Family Reading: Helping Your Kids Love to Read

family reading

Family Reading: Helping Your Kids Love to Read

family reading

Teaching your kids to read and love it can be fun and rewarding. Artful Agenda is here to help!

The Importance of Family Reading

Reading together as a family helps provide children with a strong foundation to build an expanded vocabulary. By consistently being exposed to an assortment of words in different contexts, children strengthen their vocabulary and word usage. 

Children who are read to at an early age and who are exposed to a wide variety of reading material also show higher levels of comprehension (both in their daily lives and in reading), more highly developed critical thinking skills, better results in school, and improved memory and focus. 

In addition to academic benefits, reading as a family has a positive impact on social and emotional development in children. Spending time reading as a family has been shown to increase empathy and self-control while decreasing hyperactivity and aggression. 

Plan Out Family Reading Time

The easiest way to incorporate family reading time into your schedule is to set aside time dedicated to it. Incorporating it into your nighttime routine is a good way to wind down for the day and make sure that it becomes a habit. 

Artful Agenda makes scheduling family reading time easy. You can add the time to your Family calendar in our app, and set up push notifications to remind you. Learn to set up different calendars in this video. 

Set the Right Example

Children are like sponges, and they soak up everything around them, including our habits. If the adults in your household make reading a priority and emphasize its importance, the children in your home will follow suit. This makes it more likely that your kids will get into the habit of reading consistently. 

Make It Fun!

Just like us, children are more likely to gravitate towards activities they consider fun. Here are some ideas for how to make reading more fun for your child:

Designate a reading area that includes a special place for your children to keep their books. This gives children a sense of ownership of the activity and also makes it exciting for them to get new books to put in the area.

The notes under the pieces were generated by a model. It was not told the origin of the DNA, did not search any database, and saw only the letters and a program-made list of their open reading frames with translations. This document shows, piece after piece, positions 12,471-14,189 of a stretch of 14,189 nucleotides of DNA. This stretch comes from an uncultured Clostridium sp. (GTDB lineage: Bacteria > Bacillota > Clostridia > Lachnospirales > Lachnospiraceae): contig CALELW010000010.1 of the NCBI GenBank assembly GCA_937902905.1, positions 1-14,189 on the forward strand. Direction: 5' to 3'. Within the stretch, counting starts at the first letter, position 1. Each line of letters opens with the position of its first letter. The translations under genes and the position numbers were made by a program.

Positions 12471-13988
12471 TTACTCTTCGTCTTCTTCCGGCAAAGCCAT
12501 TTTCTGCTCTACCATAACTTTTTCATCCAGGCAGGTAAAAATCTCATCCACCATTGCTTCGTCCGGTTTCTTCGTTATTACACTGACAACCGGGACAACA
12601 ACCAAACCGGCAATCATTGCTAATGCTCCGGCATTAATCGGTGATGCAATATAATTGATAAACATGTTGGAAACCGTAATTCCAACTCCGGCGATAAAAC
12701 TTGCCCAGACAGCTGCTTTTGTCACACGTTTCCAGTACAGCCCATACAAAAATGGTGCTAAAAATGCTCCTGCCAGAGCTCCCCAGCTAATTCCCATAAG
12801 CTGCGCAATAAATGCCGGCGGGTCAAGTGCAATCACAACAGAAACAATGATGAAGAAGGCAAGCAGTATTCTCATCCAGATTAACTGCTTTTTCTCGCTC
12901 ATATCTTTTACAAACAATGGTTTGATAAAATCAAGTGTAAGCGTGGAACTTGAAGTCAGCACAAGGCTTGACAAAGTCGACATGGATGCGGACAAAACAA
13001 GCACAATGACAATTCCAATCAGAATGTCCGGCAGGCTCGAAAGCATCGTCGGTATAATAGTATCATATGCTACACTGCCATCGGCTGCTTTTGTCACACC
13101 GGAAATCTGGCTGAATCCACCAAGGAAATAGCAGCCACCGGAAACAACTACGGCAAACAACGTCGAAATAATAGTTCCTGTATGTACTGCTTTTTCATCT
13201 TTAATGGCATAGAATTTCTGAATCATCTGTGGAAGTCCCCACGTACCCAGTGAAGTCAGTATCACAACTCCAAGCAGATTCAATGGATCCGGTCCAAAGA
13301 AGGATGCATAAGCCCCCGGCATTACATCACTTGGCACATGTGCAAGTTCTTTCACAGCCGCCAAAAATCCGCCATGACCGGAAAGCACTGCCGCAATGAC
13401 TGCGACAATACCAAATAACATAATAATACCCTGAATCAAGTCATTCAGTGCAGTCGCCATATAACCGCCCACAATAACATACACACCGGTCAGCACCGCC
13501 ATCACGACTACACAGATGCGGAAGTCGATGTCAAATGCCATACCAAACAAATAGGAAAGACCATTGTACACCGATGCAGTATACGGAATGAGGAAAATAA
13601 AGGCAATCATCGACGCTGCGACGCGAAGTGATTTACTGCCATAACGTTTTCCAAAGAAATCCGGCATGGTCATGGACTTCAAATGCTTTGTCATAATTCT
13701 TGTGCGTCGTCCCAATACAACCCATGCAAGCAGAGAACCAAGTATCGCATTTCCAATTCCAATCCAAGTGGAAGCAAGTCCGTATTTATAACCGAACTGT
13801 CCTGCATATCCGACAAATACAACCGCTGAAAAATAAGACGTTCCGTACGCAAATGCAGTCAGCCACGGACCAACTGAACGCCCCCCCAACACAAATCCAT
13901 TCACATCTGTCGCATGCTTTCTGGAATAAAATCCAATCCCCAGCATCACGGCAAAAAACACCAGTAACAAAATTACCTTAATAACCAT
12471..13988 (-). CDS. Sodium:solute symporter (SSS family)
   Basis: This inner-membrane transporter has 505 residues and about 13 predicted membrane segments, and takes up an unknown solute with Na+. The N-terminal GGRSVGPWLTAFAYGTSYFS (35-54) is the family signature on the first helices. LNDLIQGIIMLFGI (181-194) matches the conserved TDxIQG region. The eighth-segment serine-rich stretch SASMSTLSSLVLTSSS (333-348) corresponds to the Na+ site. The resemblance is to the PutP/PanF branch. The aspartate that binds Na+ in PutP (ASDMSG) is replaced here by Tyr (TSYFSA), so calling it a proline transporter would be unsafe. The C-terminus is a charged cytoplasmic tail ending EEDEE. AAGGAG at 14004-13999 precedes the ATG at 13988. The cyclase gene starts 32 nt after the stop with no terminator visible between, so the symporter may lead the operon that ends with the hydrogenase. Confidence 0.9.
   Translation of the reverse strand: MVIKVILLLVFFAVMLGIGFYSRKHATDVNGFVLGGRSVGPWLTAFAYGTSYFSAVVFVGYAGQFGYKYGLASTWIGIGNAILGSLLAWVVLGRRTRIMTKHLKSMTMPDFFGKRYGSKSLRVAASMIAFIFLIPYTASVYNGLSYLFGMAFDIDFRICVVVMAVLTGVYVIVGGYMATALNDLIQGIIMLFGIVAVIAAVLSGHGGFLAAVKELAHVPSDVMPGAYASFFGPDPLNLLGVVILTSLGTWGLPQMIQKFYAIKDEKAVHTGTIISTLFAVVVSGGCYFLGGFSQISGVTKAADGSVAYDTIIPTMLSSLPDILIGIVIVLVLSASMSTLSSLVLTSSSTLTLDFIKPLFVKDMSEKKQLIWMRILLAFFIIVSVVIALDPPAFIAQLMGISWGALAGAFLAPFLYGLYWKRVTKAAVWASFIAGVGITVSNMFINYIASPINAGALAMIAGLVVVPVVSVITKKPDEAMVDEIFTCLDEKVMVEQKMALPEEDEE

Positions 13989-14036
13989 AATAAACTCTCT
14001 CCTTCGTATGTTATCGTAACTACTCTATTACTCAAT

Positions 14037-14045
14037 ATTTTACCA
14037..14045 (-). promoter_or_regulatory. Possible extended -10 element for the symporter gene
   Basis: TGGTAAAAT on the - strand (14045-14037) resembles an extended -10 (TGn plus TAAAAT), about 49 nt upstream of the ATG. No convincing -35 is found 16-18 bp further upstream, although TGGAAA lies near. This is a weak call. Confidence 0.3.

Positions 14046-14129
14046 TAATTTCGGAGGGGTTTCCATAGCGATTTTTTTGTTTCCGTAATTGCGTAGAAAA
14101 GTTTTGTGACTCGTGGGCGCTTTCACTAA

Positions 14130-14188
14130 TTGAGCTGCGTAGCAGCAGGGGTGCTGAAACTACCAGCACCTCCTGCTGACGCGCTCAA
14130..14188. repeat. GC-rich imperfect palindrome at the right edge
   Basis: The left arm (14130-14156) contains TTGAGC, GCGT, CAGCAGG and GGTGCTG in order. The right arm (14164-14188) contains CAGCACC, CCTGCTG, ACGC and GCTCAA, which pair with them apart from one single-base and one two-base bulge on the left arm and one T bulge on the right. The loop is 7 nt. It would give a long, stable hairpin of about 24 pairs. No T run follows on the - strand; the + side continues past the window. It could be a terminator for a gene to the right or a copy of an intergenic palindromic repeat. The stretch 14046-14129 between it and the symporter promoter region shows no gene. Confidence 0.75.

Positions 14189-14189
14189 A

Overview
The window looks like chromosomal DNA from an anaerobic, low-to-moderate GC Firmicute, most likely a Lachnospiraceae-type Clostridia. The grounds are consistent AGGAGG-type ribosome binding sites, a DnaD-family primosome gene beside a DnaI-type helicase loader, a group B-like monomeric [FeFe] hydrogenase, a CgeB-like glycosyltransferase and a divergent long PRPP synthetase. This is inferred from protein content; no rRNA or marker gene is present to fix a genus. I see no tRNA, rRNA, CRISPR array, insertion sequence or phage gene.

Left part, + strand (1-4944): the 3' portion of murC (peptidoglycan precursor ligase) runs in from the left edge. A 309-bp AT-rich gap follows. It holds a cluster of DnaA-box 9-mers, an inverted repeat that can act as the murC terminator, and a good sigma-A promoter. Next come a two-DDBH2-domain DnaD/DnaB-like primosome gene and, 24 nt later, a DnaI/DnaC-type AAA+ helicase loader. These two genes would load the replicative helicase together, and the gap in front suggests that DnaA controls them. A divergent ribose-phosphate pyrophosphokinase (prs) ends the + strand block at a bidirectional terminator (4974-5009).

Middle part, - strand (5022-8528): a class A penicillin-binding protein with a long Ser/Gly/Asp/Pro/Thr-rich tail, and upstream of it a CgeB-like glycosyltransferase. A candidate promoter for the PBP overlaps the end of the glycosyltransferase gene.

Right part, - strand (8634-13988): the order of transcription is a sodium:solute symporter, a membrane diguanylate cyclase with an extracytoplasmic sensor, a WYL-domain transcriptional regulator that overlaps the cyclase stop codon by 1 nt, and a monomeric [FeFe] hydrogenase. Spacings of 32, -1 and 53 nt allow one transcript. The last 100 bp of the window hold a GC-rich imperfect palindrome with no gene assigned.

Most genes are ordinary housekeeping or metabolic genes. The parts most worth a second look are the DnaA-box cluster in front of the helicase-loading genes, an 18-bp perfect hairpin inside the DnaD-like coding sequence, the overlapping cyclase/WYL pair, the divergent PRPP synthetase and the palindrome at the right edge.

Create picture books with your children using photos, pictures from magazines, and their own drawings. This also helps them to learn about sequencing events, and as your child becomes older, you can transition them from telling you what’s happening in the story to writing it themselves. 

Make trips to your local library. Many libraries offer reading times for particular age groups. This is a good way to keep your child interested in reading while also giving them an opportunity for socialization. 

Reward them for reading. Work with your child to set reading goals and rewards for meeting those goals. Things as simple as a new book or some extra awake time before bed are excellent ways to reinforce the feeling of accomplishment and motivate them to continue reading.

Katy’s Top Picks for Family Reading

Laugh Together

family reading - I say ooh you say aah
I say OOH YOU say AAH by John Kane
family reading - my book (not yours)
My Book (Not Yours) by Ben Sanders
family reading - this is owl
This is Owl by Libby Walden

Love Together

Love You Hoo by Rachel Eright
Animally by Lynn Parrish Sutton
Cuddle Bear by Claire Freedman and Gavin Scott

Learn Together

See Inside Germs by Sarah Hull
Wild Weather by Emily Bone

Imagine Together

You Choose by Nick Sharratt and Pippa Goodhart
The Biggest Story by Sarah Coyle and Dan Taylor
Cordelia by Michelle Nelson-Schmidt
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